Advantages and disadvantages of Marriage - Charles Darwin

Charles Darwin
Emma Darwin
Charles Darwin (1809 –1882) was an English naturalist, geologist and biologist, best known for his contributions to the science of evolution. He established that all species of life have descended over time from common ancestors and introduced his scientific theory that this branching pattern of evolution resulted from a process that he called natural selection, in which the struggle for existence has a similar effect to the artificial selection involved in selective breeding. By the 1870s, the scientific community and a majority of the educated public had accepted evolution as a fact. Darwin has been described as one of the most influential figures in human history.

Charles Darwin used to jotting down daily notes on animal breeding, he scrawled rambling thoughts about career and prospects on two scraps of paper, one with columns headed "Marry" and "Not Marry". Advantages included "constant companion and a friend in old age ... better than a dog anyhow", against points such as "less money for books" and "terrible loss of time." Having decided in favour, he discussed it with his father, then went to visit Emma on 29 July 1938.

Relationship with wife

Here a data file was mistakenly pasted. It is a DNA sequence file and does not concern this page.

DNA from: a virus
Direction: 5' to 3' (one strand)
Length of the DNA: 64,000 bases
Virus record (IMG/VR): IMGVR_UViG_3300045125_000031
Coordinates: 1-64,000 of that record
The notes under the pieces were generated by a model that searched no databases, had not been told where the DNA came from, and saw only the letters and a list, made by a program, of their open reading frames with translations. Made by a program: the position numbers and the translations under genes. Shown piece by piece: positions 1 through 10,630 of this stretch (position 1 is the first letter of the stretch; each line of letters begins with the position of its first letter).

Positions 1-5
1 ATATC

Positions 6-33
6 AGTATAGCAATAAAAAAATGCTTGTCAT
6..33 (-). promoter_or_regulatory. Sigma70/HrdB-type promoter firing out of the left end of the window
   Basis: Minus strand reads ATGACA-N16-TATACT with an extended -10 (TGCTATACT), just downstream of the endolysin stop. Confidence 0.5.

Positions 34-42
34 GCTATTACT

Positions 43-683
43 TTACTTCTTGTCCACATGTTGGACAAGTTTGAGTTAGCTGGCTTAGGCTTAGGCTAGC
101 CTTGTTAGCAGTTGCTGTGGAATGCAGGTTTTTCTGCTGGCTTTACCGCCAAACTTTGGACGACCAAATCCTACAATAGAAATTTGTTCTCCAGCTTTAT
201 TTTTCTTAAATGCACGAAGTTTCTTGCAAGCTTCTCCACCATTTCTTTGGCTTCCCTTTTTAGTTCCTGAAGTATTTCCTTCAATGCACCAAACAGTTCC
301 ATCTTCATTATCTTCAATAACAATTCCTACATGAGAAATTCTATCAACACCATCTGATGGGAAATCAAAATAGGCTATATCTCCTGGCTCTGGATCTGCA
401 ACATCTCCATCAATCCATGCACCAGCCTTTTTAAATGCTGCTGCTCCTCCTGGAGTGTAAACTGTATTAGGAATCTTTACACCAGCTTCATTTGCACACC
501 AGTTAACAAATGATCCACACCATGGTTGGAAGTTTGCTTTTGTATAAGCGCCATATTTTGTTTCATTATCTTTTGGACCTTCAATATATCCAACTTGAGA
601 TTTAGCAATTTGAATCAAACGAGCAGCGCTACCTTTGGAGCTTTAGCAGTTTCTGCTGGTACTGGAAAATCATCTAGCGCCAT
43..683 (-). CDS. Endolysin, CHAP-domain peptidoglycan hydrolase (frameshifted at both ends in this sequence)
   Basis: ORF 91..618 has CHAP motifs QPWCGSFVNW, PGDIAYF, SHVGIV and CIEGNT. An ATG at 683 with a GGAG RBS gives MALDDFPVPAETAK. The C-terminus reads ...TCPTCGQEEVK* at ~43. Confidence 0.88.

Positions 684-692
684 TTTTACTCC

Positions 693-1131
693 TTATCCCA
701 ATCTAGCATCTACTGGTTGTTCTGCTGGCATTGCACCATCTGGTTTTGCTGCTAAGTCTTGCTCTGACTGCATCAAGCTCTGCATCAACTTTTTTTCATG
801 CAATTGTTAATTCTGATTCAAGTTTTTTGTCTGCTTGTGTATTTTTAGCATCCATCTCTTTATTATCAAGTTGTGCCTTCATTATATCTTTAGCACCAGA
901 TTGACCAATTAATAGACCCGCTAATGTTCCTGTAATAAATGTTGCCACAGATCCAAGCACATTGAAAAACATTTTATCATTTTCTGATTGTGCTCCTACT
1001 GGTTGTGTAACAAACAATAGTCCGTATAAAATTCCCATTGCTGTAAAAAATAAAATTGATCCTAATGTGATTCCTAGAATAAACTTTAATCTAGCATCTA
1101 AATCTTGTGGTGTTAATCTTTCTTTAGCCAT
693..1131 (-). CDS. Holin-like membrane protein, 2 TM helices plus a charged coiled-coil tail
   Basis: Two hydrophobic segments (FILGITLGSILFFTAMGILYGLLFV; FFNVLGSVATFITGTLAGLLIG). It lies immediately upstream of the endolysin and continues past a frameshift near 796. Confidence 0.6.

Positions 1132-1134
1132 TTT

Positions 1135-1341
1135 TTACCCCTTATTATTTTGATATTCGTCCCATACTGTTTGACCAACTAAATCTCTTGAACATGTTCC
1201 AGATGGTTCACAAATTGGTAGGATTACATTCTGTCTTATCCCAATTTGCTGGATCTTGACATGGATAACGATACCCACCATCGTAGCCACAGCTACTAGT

Emma Darwin was the first cousin of Charles Darwin. They were married on 29 January 1839 and were the parents of ten children, three of whom died at early ages.

In Darwin's letters, Emma was "always the mother, never the child, Darwin always the child, never the father." Darwin gave his wife the nickname "mammy", writing, "My dearest old Mammy ... Without you, when sick I feel most desolate ... Oh Mammy, I do long to be with you and under your protection for then I feel safe." It is difficult to see that this is a thirty-nine-year-old man writing to his wife and not a young child writing to his mother.

Emma remained fully supportive of his work throughout their marriage. She read and helped with his "Essay" setting out his theory in 1844, long before he showed his theory to anyone else. She went through the pages, making notes in the margins pointing out unclear passages and showing where she disagreed. As his illness progressed, she nursed him, restraining him from overworking and making him take holiday breaks, always helping him to continue with his work.

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